Many surgeons still express the concern that nonpenetrating surgery is too difficult to perform relative to the benefits it offers. To a large extent, this perception has resulted from the complications that some surgeons encounter when they first try to perform the surgery. Indeed, many specialists in tertiary-level environments who only deal with high-risk eyes aren't willing to try nonpenetrating surgery because of the risks and complications that may be associated with their first 10 cases.

However, we need to ask: Since when is something being hard a reason not to do it? Mastering difficult procedures is part of our job. (Switching to phaco was certainly no walk in the park for most surgeons.) Those who have gone through the learning curve with nonpenetrating surgery have continued to do it and have had much success with it. Indeed, most have become proponents of it.

In my experience, complications with these procedures are not any more serious than complications of trabeculectomy, even during your first 10 cases. My philosophy, which I've shared in courses I've taught on this subject at the American Academy of Ophthalmology and American Society of Cataract and Refractive Surgery meetings, is this: Although nonpenetrating surgery may be more difficult to perform than trabeculectomy, and you may have more complications during your first 10 cases, you'll be comfortable proceeding if you already know how to manage those complications. When surgeons learn to do cataract surgery using phacoemulsification, knowing how to convert to an extracap if a problem arises makes a big difference. (In the case of nonpenetrating surgery, Plan B is basically converting to trabeculectomy.)

Once most surgeons have gone through the learning curve, they adapt quickly and have excellent success with this type of surgery.

Does the Evidence Support It?
Many surgeons still express concern that the literature hasn't provided sufficient evidence for the benefits of nonpenetrating surgery. However, at this point more than 300 peer-reviewed studies have reported on the success rate of these techniques (for some examples, see the suggested reading list at the end of this article) and more reviews and new data will be published in the coming months and years. At this point, I think it's fair to say that the supporting evidence in the literature is substantial.

We've also just finished two randomized studies of our own, each involving about 75 patients, making a direct comparison between nonpenetrating surgery and trabeculectomy. We're currently reviewing our two-year results, and hope to publish both studies by the end of the year.

The Best Is Yet to Come
Despite the concerns some surgeons have, nonpenetrating surgery has become more widely accepted, particularly in Europe. I often hear from doctors who have started using these procedures and are very happy with the results they're getting.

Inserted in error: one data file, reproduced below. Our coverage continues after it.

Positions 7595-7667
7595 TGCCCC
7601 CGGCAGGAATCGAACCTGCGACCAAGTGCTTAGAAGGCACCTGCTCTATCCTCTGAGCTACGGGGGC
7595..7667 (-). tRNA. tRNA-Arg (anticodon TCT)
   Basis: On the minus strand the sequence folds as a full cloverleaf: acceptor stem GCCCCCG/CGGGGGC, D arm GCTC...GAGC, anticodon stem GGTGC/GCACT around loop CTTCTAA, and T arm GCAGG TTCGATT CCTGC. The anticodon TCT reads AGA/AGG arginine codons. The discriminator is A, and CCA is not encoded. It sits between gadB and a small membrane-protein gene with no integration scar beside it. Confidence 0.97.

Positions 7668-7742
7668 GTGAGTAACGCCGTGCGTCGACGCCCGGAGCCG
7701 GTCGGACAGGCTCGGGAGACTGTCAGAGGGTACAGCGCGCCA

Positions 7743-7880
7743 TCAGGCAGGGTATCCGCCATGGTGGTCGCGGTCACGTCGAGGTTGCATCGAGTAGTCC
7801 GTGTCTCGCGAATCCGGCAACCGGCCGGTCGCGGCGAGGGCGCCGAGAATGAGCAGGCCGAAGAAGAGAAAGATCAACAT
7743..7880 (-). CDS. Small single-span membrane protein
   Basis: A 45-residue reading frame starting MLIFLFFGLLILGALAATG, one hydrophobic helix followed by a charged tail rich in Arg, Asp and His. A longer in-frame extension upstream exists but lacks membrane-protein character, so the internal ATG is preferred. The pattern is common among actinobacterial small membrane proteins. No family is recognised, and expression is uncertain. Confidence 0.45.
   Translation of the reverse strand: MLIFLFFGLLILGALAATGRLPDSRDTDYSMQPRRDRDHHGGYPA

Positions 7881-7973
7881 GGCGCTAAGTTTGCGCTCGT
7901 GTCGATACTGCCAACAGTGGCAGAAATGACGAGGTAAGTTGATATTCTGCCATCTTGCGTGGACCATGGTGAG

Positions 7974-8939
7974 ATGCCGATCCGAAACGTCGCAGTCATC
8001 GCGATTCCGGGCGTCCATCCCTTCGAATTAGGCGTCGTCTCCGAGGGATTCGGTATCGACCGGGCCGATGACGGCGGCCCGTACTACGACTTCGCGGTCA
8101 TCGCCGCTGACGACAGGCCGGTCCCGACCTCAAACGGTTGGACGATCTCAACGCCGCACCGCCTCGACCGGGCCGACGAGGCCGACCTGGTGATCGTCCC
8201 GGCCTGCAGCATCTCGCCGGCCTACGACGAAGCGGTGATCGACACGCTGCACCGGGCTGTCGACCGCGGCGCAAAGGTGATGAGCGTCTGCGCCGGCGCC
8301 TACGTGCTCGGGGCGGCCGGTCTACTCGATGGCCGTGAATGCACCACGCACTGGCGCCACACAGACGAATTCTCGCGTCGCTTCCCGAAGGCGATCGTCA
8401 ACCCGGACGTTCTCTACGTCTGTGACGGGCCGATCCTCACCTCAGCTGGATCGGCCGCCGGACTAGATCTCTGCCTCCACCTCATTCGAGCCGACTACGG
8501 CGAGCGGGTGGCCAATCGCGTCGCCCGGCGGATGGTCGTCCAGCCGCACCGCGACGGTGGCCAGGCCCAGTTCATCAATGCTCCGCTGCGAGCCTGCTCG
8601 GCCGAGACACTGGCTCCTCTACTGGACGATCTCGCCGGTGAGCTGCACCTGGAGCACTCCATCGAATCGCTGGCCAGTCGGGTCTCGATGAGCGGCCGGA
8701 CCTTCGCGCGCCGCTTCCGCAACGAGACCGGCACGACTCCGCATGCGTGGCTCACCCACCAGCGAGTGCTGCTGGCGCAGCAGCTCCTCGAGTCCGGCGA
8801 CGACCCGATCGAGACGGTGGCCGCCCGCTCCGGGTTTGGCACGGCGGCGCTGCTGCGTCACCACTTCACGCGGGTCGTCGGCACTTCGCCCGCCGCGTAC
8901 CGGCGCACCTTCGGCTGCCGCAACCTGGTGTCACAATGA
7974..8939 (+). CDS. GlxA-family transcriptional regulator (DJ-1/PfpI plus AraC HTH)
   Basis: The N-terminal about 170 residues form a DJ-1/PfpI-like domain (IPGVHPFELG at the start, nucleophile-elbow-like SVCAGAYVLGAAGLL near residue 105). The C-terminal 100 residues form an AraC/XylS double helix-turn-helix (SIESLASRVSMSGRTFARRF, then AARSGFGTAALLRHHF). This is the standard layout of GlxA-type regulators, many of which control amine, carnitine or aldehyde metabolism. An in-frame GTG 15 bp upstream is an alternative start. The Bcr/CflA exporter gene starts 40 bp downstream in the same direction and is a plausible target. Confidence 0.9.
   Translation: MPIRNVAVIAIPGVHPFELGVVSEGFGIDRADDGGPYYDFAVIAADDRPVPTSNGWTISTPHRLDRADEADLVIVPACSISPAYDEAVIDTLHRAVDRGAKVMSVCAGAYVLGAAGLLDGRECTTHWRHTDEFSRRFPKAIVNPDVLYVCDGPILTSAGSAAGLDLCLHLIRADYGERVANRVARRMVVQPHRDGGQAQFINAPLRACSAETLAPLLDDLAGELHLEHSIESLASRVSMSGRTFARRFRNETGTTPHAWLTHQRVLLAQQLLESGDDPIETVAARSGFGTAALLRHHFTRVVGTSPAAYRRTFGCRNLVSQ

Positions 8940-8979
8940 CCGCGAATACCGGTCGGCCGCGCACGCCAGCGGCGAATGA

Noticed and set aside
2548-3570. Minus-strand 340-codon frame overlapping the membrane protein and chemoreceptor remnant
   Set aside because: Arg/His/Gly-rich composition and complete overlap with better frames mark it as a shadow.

Who's Doing It?
In a poster at this year's ARVO meeting in Fort Lauderdale, Rick E. Bendel, MD, who practices at the Mayo Clinic in Jacksonville, Fla., presented the results of a confidential survey of American Glaucoma Society members regarding their use of nonpenetrating glaucoma surgery. The doctors were asked if they performed viscocanalostomy and/or nonpenetrating deep sclerectomy, and what their experience has been with the procedures. Eighty-two members responded.

• Sixteen percent (13 out of 82) said they perform some form of nonpenetrating surgery.

• Nine of the 13 surgeons who use nonpenetrating surgery (69 percent) only perform one procedure. Four of the nine said they only do deep sclerectomy (three with the AquaFlow system, one with no implant); the other five only do viscocanalostomy.

• Of the responding surgeons who use both procedures, all used the Aqua-Flow implant, one with mitomycin-C, when performing deep sclerectomy.

• The number of nonpenetrating procedures performed per surgeon ranged from two to 150 cases per year. Nonpenetrating procedures were reported to be 5 to 15 percent of all glaucoma surgery performed in their practices.

• Seven of the 82 respondents (8.5 percent) said they had performed the procedure at one time but no longer do. Reasons given included not being impressed with the extent of intraocular pressure reduction, unpredictable failures, the need for repeated postoperative laser goniopuncture, and limited indications for the surgery.

In truth, nonpenetrating surgery is at a transitional point in its evolution. Besides the benefits of using a safer procedure, work in this area has spawned a whole new generation of glaucoma technologies, including several new shunts. Clinical studies have helped us understand Schlemm's canal and outflow mechanisms better. And work in this area has inspired new avenues of glaucoma research that surely will produce better techniques in the future.

It's an exciting time to become involved in this highly promising form of glaucoma surgery. 

Dr. Ahmed is a fellowship-trained glaucoma, cataract, and anterior segment surgeon practicing in Toronto. He is assistant professor at the University of Toronto, a clinical assistant professor at the University of Utah, and is director of the upcoming third International Congress on Glaucoma Surgery that will take place in Toronto in May 2006.